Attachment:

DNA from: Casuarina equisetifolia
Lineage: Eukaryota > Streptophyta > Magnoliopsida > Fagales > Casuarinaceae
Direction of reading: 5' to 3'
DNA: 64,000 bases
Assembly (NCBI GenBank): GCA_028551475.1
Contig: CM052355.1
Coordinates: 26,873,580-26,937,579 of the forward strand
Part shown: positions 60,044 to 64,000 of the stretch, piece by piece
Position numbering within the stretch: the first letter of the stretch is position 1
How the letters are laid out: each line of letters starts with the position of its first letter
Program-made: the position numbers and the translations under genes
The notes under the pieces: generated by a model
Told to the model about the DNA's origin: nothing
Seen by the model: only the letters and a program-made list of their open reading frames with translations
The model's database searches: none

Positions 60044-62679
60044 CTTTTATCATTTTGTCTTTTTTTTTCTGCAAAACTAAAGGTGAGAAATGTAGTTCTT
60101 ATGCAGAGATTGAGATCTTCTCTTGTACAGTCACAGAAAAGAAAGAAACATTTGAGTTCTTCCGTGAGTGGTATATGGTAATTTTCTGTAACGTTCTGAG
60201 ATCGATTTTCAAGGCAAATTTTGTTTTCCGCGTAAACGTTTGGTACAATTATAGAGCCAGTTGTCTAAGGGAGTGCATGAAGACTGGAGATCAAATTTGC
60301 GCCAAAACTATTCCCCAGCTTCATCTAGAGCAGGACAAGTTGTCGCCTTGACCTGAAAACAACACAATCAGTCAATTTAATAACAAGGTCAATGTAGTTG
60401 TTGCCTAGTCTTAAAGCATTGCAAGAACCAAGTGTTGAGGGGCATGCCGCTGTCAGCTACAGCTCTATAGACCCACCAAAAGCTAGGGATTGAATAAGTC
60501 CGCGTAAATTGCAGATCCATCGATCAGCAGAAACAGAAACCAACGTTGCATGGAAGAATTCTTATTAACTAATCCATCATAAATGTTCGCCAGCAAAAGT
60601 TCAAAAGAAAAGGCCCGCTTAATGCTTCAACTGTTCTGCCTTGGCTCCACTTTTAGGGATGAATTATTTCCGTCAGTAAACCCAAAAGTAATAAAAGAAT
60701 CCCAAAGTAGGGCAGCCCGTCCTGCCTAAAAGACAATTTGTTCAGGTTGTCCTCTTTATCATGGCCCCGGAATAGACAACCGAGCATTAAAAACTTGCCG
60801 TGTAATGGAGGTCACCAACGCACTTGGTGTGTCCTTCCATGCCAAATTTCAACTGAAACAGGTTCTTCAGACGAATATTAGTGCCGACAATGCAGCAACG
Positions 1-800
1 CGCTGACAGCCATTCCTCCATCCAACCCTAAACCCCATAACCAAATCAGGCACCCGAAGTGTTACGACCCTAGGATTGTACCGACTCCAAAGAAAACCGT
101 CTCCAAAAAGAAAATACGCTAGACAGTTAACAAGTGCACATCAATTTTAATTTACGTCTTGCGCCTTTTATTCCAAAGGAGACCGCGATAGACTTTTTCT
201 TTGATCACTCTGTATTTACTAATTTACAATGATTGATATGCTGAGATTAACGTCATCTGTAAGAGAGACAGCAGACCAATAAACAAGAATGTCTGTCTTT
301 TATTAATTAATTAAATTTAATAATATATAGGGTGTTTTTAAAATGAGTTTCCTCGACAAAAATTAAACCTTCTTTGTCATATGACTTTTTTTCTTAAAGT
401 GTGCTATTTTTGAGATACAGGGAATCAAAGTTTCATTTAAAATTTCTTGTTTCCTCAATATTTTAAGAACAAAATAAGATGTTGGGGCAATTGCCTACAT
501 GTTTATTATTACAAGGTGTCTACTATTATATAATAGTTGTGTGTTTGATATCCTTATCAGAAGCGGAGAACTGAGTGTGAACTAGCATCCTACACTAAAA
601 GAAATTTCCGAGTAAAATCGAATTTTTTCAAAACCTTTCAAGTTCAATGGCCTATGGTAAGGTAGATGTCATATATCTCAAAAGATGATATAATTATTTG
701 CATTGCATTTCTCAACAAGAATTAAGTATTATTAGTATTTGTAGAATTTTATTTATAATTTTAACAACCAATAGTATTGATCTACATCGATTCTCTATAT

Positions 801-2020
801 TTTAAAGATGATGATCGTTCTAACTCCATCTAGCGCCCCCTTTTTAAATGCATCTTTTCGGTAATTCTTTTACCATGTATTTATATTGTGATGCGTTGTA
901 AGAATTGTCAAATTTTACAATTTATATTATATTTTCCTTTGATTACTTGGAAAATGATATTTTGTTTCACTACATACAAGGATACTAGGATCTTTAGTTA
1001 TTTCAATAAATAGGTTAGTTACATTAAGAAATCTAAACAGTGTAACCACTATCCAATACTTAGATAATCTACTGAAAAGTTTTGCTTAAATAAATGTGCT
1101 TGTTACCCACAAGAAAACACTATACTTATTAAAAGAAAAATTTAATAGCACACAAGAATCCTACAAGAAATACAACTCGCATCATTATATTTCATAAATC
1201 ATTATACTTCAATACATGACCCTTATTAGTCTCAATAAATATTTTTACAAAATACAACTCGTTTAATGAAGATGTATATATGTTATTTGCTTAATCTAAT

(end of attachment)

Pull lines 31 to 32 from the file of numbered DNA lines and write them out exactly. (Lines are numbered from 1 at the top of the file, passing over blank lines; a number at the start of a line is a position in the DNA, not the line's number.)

401 GTGCTATTTTTGAGATACAGGGAATCAAAGTTTCATTTAAAATTTCTTGTTTCCTCAATATTTTAAGAACAAAATAAGATGTTGGGGCAATTGCCTACAT
501 GTTTATTATTACAAGGTGTCTACTATTATATAATAGTTGTGTGTTTGATATCCTTATCAGAAGCGGAGAACTGAGTGTGAACTAGCATCCTACACTAAAA